Well, it hasn't stopped raining here in the PNW and we haven't seen 70 degrees since November, but under my cloche the plants don't know the difference.

I have been harvesting radishes for a few weeks now and this past weekend my mom helped me get mountains of spinach and Red Russian kale into the house.
Last week I had my first all-garden salad and it was a revelation! I plucked some of the larger lettuce leaves and mixed in some very small kale, bok-choy, beet and chard leaves as well as a few Italian parsley leaves and some thinly sliced French breakfast radishes. A light dijon vinaigrette and a sprinkle of blue cheese really took it to the next level. Yum...

I ended up addressing the slug problem 2 ways:
1. Slug pellets. They really are the easiest, most maintenance-free way of dealing with slugs in a large area. It was the best option for the lettuces and other densely-planted areas.
2. Copper. I bought a spool of copper pipe-hanging strap stuff for about $4 and fashioned little collars for the affected plants (kale, chard, broccoli).

I started planting in the second raised a few weeks ago. It is partly covered in plastic and is now home to lettuces, fennel, beans, corn and some brussels sprouts that overwintered. I am trying to be mindful of succession planting so that I don't end up with the same kind of glut of those things as I did with the spinach, so I am planting one row at a time and leaving space to fill in with more of the same in about 10 days.
I discovered several volunteer (sprouts from the fruits that fell to the ground last year) tomatoes growing in the cloched bed and I decided it might be a good idea to foster them, so I picked the hardiest ones, dug them up, planted them in small pots and put them inside of a plastic tote (aka portable greenhouse), which I put in the sunniest window in the house. Within 2 weeks they had grown tremendously and I ended up moving them back to the coldframe so that I could start some cucumbers, basil and other warm-weather plants in the tote.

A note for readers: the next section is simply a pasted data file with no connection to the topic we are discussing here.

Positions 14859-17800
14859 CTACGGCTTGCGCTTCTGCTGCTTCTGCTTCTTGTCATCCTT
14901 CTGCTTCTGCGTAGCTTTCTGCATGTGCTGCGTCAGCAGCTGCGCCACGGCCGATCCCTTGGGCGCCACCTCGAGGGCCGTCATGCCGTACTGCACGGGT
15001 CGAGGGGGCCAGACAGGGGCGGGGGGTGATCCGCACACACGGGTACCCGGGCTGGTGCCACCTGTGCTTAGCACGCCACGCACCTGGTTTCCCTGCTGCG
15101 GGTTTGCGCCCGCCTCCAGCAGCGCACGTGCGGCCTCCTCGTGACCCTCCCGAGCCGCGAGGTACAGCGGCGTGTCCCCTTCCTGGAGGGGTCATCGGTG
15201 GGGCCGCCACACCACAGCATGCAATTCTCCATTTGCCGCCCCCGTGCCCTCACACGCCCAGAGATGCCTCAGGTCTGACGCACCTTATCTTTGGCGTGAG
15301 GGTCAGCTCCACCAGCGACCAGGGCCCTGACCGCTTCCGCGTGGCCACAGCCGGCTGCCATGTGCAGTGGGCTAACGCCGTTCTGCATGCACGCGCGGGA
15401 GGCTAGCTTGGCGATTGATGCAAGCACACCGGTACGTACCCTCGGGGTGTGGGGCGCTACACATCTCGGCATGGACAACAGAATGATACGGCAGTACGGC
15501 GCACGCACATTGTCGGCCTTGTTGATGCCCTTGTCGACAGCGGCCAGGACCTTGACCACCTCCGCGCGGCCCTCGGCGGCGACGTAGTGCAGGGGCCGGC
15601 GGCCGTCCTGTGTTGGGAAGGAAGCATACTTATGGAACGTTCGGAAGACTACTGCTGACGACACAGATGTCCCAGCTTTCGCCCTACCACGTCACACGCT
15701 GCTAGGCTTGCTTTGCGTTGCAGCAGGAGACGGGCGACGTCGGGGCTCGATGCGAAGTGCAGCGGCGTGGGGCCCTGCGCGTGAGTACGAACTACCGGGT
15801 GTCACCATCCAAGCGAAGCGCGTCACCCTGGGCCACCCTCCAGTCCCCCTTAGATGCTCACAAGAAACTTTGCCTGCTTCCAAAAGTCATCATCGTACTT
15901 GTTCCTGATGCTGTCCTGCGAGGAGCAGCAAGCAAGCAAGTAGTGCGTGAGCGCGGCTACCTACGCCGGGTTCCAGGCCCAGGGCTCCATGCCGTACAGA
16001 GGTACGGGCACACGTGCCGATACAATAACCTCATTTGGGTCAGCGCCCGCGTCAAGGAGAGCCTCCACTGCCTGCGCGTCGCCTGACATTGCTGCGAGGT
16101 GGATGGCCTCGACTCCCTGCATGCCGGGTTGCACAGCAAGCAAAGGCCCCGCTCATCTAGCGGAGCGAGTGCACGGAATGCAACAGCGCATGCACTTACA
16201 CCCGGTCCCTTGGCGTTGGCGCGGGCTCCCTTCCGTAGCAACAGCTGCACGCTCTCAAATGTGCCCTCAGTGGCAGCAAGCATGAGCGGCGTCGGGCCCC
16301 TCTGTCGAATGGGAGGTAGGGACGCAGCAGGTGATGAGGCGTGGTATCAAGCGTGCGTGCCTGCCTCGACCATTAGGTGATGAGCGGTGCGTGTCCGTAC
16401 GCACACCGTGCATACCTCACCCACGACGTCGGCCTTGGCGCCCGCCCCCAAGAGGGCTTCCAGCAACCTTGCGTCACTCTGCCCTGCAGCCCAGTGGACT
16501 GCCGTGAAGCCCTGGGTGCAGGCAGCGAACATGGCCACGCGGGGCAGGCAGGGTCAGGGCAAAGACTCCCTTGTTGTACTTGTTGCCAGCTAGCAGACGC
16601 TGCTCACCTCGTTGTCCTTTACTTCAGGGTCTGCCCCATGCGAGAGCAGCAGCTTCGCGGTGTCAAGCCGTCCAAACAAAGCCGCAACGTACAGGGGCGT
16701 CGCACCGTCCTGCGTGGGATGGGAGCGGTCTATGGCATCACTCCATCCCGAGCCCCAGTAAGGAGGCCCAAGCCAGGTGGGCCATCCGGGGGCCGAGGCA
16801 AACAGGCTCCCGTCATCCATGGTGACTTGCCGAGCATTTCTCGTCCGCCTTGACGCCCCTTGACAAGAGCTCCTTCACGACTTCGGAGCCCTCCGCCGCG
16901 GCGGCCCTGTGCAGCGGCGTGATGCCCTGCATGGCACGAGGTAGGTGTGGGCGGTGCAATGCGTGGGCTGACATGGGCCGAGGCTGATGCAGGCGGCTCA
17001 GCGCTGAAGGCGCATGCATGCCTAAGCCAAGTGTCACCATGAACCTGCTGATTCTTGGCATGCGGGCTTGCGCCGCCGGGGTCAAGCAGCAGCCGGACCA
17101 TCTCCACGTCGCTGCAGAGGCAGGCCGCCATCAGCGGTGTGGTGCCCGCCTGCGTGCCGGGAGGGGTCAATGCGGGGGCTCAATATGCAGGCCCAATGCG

I started squash and corn in the cold frame a couple of weeks ago and they now all have decent-sized second leaves, so this weekend I transplanted them to bigger pots. It is still not quite warm enough for them to be out but I didn't want to stunt their growth by keeping them in tiny pots, so they will continue to live in the cold-frame for a few more weeks and hopefully they will be very strong by the time I get them into the ground.


Thursday, March 17, 2011

Slug Update

What I am trying to avoid
 In desperation, after discovering slimy slug trails on the soil-blocks I had planted in the cold-frame, I decided to try some new slug-deterrent methods. I am really not a fan of beer traps because they need to be tended to on a daily(ish) basis, and you have to deal with a lot of gross slug carcasses. I had been using pellets, a product that eventually kills off the slug population, but is not an immediate protectant. This is not good enough when it comes to tiny baby seedlings. Every night counts! So I decided to pull out all the stops. I sprinkled the whole tray with a mixture of coffee grounds and crushed eggshells to form a physical barrier and keep my seed-babies completely slug-free.